To make high heat insulation mix (that's fragile), I have most often just used perlite/slip. Ash can be added to the mix, when you do, it's easier to mix the dry together first before you add the slip. Wear a good mask when you work with this stuff, you don't want to breathe the dust; when everything is all wet from slip you can take it off (the mask). The slip (usually) should be wetter than what was used for base mix, add water and mix well. You should pull a thinner glove and it should still look distinctly glove-like, you don't want it to run clean(ish) off and expose skin; the difference between "slip" and dirty water. Pour the dry out on a tarp (sometimes in a wheelbarrow), perlite and other dry (ash), then sprinkle slip over and gently fold them together; try not to squish too much of the perlite (it's fragile) when you stir it. You can pick up the corners of the tarp and roll the mix around, this works but not as well as turning it and mixing by hand. You want just enough clay slip to thinly muddy everything and hold together the mix, no more. Pack a ball of it in your hands, it should form relatively easily into a little glob and stay together. When you squeeze this ball between your fingers, it will pop apart. If it smushes without popping, it's generally wetter than I would pack a heat riser with. The mix can be made deliberately wet (with slip) for a more sculptural, less insulative material. Fiber can be added, alternately you could replace the perlite entirely with organic materials. Wood-chips, forest duff, straw, manures, etc. can be used to make a fairly insulating material that isn't very strong or long lasting but is absolutely free.
For the plaster/slickum material, take the base mix, add water (or slip depending on the clay) and (often) fiber for workability. You can "add up" to whatever property is needed, sand/fiber for more sculptural mixes or wet down for thinner wash layers. Washing can fill pores and lock closed the surface (inside of perlite/clay heat riser), make 'em thicker or thinner for the need. Often, I make a creamy mix like toothpaste and smooth it on thin with a trowel or sponge to seal cracks. I plaster the inside of perlite/clay heat risers with it and I think that a layer of this can help to hold together sawdust/clay parts that would otherwise disintegrate over time. Base mix is the mortar that I use with fired brick and I use as little of it as possible, then I plaster the whole thing, over all of the brick seams, etc. with a thin coat of watered base.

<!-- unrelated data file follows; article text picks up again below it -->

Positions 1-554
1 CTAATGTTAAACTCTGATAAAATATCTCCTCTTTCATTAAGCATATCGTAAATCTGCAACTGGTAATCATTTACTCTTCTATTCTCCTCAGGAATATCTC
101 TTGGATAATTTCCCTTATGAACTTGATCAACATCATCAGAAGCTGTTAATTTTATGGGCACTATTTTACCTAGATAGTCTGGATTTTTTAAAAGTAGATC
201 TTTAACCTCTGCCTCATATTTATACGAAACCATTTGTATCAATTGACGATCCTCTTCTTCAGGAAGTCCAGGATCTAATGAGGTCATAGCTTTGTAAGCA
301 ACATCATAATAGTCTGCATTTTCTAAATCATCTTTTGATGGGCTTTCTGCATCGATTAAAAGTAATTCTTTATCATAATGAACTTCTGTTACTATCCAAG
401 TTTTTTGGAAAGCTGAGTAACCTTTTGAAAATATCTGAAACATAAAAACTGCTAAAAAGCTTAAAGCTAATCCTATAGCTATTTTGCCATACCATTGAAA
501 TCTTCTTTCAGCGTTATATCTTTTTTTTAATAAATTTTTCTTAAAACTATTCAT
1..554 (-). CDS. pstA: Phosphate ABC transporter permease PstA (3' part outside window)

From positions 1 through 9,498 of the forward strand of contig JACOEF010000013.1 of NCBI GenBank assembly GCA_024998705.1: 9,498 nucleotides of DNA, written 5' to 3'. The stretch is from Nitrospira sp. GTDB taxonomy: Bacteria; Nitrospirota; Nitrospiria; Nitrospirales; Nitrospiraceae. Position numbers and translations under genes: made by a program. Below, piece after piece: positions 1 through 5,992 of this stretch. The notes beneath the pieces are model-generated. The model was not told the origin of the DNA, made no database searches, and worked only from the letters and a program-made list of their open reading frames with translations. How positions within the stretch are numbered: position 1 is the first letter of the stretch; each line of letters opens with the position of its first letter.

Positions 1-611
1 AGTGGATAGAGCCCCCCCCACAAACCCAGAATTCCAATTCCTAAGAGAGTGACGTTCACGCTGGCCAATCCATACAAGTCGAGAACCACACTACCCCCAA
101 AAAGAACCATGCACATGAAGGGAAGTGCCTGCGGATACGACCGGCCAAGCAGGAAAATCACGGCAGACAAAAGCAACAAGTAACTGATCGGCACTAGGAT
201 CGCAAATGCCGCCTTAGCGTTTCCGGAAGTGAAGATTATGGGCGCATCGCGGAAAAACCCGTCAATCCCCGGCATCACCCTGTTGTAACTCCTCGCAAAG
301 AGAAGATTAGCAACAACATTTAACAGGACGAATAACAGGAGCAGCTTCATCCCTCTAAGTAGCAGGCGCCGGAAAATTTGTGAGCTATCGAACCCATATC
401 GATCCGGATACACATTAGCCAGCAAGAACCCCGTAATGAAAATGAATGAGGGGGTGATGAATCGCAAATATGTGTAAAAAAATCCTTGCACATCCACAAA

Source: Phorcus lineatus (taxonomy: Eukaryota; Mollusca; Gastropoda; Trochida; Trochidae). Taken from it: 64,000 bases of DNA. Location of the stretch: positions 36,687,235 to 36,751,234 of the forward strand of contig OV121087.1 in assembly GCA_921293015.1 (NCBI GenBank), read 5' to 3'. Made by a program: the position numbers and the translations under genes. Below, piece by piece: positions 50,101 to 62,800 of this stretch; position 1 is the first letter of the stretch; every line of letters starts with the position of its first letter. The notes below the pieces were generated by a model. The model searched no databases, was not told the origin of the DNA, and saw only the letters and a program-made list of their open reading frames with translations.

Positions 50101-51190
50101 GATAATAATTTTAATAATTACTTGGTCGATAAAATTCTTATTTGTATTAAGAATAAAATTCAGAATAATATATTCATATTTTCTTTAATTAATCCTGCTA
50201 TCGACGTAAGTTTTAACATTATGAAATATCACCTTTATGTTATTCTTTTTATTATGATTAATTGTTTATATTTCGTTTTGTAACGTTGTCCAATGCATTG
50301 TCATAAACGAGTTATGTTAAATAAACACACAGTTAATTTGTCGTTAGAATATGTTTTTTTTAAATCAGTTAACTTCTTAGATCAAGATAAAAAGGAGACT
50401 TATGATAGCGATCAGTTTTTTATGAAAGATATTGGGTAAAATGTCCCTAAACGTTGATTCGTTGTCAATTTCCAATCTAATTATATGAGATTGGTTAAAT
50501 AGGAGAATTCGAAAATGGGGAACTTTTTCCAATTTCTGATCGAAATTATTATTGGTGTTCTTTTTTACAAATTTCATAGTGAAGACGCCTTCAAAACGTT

For casting, none of these mixes are going to be "pourable". Making solid parts is going to be about packing, not pouring.. This might complicate the process of using some molds (batch box) but at the same time it will facilitate a lot more free hand sculpting, which makes it possible to make shapes that would NEVER come out of a form in one piece. More than that, several material types can be combined in one go and dried together. For instance, build up a layer of hard mix with insulation over it followed by a cap of hard mix. The combinations are endless so you can let your imagination and your intuition go a little.
Thanks again donkey, I am planning to build up around metal tubes to form my first 6"/100mm j tube and pull them out before firing. After if it looks like its going to fall apart. Hard for the core surrounded by lots of insulating then more hard I think, as this will be outside. Staw for fibre, must find a way to chop it up, cat litter for perlite. Its happening in two weeks and I can't wait!
Weather permitting, I am going to begin casting my stove core tomorrow using Matthew Walker's mix which is very similar to Donkey's but includes refractory/furnace cement. Matthew's video shows him mixing the refractory cement throughout the mix, but I'm considering making a couple of mixes, one "richer" in cement than the other and using it on the interior surfaces of the j-tube and layering the other over the top -- similar to Donkey's description of hard and insulation layers. Seem like it should maximize the benefit of the cement which is kind of expensive. I'm figuring to make the cement-rich layer about 1" of the total thickness of 4 inches.
Last Edit: Jan 12, 2014 12:46:56 GMT -8 by mbxxxxxx
Yes, a hotface is what that is called. I know for a fact that when mechanical forces are applied to insulating materials, that they will begin down the slow road to destruction. I cast various metals in my backyard foundry and have found the 3/4 hotface I put in front of 3" of kaowool to be adequate. Granted these are two different applications, but the principle remains the same whether your hotface is 3000* refractory or a clay based ceramic.
You generally want sand that does NOT have a crystalline structure, crystals tend to expand differentially when heated, expanding along an axis, breaking the clay and crumbling the mix (There are exceptions to every rule). Ideally, your sand should include as many different sizes of grit as possible and be rough/crushed rather than round/polished.
How is the right type of sand identified? Is there some particular grade of sand that should be requested to avoid one that has a crystalline structure? Do we need to look at a handful of sand with a magnifying glass to look for the absence of a crystalline structure?